I didn't like NASCAR much growing up. Oh, I was a huge race fan, all right -- but of the "outlaw" short tracks with their lightning-action, 10-lap heats and 30-lap features on half-mile tracks. Wham, bam, in 10 to 15 minutes, flag to flag, you had a winner.
Each race was a sprint, not a marathon. The beginning and the end came back-to-back. No middle stages.
NASCAR's 400- and 500-milers dragged on for hours, for reasons not at all clear to me, except just to be able to say they'd run a long way.
Well, I grew up and learned you could get paid for writing about those long races, but not the electrifying short races. NASCAR was an acquired taste.
Daytona and Talladega were thrilling because the cars stayed bunched in the draft, shuffling kaleidoscopically on the banking. And Cup races on the handful of short tracks were fine.
But on the intermediate-size tracks, where cars tend to get strung out -- well, I must admit to yawning from time to time. Appreciation of the art of pit strategy goes only so far.
Meanwhile, the outlaw tracks withered and died under NASCAR's marketing onslaught, and the weeds and pine saplings grew up through the cracks in the abandoned asphalt all across America.
Over the decades I came to accept all that.
But now, 40 years on, I think I've come full circle. I'd like to see the lightning action back. What's more, there is reason to suspect that the American public, with its ever-dwindling attention span, is right here with me now.
Most of all the younger demographics, so coveted by advertisers, seem to want everything to be wham-bam-see-you-bye-bye.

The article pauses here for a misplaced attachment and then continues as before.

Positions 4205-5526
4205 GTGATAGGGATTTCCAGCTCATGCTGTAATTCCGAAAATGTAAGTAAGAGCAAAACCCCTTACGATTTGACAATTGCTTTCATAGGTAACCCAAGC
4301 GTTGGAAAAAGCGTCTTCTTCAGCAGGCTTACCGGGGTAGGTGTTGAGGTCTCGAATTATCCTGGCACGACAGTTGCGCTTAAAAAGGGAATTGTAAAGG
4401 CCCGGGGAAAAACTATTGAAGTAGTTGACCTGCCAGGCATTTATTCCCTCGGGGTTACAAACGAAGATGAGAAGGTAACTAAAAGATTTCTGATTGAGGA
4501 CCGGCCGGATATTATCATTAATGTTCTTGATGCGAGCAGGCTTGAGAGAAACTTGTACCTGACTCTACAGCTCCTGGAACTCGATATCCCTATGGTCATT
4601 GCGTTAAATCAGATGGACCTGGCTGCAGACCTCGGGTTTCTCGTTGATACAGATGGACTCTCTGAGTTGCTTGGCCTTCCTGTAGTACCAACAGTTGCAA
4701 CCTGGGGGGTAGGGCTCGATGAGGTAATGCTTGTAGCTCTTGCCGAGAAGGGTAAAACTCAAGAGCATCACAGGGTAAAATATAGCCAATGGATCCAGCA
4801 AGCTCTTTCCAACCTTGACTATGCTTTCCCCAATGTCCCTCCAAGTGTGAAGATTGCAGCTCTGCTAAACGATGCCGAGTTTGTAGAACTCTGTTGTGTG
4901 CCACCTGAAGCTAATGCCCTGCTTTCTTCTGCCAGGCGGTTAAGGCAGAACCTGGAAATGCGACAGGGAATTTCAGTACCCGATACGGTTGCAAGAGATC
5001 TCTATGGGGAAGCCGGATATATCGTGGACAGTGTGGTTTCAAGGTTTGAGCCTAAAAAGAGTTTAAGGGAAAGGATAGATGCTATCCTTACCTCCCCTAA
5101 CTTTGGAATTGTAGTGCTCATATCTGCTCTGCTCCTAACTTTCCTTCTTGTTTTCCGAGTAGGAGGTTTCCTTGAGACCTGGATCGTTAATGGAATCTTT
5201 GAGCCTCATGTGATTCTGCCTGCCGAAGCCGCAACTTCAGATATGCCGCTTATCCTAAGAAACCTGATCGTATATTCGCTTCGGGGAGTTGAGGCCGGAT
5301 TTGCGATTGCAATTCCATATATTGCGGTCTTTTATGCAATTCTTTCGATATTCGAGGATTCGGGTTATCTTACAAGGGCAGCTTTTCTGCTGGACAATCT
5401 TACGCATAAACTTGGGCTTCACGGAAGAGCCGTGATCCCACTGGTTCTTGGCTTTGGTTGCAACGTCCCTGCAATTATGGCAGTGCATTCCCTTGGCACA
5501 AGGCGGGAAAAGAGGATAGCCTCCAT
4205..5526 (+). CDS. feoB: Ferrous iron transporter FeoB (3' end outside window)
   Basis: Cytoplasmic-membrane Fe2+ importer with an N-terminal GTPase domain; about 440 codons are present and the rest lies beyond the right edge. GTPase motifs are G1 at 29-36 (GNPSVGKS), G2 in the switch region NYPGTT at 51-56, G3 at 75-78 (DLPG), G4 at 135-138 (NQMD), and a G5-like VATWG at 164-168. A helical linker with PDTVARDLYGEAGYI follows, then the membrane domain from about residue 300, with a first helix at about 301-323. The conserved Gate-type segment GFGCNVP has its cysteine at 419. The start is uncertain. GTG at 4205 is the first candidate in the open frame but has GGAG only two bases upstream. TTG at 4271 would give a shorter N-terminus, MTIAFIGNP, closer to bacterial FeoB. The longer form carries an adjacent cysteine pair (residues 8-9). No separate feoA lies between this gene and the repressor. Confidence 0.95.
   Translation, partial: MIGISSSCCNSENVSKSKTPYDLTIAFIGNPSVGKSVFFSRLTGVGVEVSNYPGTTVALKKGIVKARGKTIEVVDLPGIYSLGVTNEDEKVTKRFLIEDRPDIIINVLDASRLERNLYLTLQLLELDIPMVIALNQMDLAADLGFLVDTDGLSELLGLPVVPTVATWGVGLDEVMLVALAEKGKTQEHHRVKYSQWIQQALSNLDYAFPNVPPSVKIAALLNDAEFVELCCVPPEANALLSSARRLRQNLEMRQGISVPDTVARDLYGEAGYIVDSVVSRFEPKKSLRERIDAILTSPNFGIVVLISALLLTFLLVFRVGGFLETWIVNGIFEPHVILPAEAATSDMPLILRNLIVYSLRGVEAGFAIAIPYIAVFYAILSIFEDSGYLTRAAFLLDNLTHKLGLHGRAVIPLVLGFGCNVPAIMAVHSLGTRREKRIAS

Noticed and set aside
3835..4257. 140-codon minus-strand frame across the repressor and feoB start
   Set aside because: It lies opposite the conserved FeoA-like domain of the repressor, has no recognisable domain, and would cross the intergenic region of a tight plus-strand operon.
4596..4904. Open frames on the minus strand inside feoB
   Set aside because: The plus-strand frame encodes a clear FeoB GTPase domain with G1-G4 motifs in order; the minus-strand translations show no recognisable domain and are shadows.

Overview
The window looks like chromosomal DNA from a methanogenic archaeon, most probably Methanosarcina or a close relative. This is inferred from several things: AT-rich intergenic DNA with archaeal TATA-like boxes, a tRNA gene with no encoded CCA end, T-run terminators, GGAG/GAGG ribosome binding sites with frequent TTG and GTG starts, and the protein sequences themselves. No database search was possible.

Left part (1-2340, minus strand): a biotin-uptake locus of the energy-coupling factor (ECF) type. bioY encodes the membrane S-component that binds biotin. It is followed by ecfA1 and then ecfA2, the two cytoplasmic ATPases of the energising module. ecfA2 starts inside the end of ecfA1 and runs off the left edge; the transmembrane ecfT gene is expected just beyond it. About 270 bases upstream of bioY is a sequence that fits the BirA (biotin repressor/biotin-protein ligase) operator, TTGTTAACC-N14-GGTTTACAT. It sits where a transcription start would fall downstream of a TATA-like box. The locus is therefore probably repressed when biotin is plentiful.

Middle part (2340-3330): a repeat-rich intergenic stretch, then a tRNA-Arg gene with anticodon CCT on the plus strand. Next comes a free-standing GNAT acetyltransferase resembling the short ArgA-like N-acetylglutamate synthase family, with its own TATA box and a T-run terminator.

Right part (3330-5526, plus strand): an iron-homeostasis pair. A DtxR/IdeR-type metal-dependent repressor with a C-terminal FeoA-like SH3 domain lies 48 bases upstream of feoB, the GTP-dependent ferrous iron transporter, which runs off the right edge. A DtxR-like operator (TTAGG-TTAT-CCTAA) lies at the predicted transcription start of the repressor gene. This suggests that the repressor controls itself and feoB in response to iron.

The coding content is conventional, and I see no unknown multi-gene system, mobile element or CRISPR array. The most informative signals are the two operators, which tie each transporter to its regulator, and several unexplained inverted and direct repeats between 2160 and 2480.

That's why TV highlight shows are so popular. You get only the best parts of any event.
All this occurred to me the other day in conversation with H.A. "Humpy" Wheeler, long considered the master promoter in NASCAR, first as president of Charlotte Motor Speedway and then as president of the Speedway Motorsports Inc. track-owning conglomerate.
Just because he is four years retired from SMI, and is now more focused on promoting a proposed Formula One race in New Jersey, doesn't mean that Wheeler ever stops thinking about how to improve the shows in stock car racing.
He has this way of finding the essence of any problem -- the problem at hand being the general malaise among the public, mainly toward the predominant intermediate tracks on the Cup tour. Fans often yawn through the tedious "middle stages" that separate dramatic beginning from dramatic end.
Often the cars just get too strung out. At those stages NASCAR loses its distinction from Indy cars and F1.
"Anywhere the cars were crowded, NASCAR worked," Wheeler said. "Gave the fans what they wanted.
"Cars are crowded at Daytona and Talladega," he continued. "When they got un-crowded with the two-car drafting, NASCAR went in and did something about it.
"And they returned to the mayhem. And that's what people want. They want the mayhem," he said.
"At the intermediate tracks, you don't have the mayhem."
And that is the essence of a complex problem. Even by the narrowest definition of "intermediates" -- tracks of 1.3 to 2 miles -- such venues host 15 of the 36 Cup races and five of the 10 Chase races. Throw in all the tracks of 1 mile to 2.5 miles with low banking, which have most of the characteristics of intermediates, and you have 24 races, two-thirds of the schedule.
Two 1.5-mile venues are at hand, Texas this weekend and Kansas the next. So consider Wheeler's points as you watch the middle stages of those races. Consider the "mayhem," or lack of it.
"So what do you do?" Wheeler continued. "Well, maybe it's time we changed formats. You'd cause upheaval with a lot of people by changing the format."
That would depend on who could understand, and how soon, that you're "changing the format to get the cars crowded," as he put it.
I perceive two factions within NASCAR Nation now: those who came up through the old outlaw Saturday night short tracks, and those who were attracted by watching Cup races on television.
The former will grasp Wheeler's idea right away. The latter will guffaw until they get an explanation, but then may become the truest believers of all.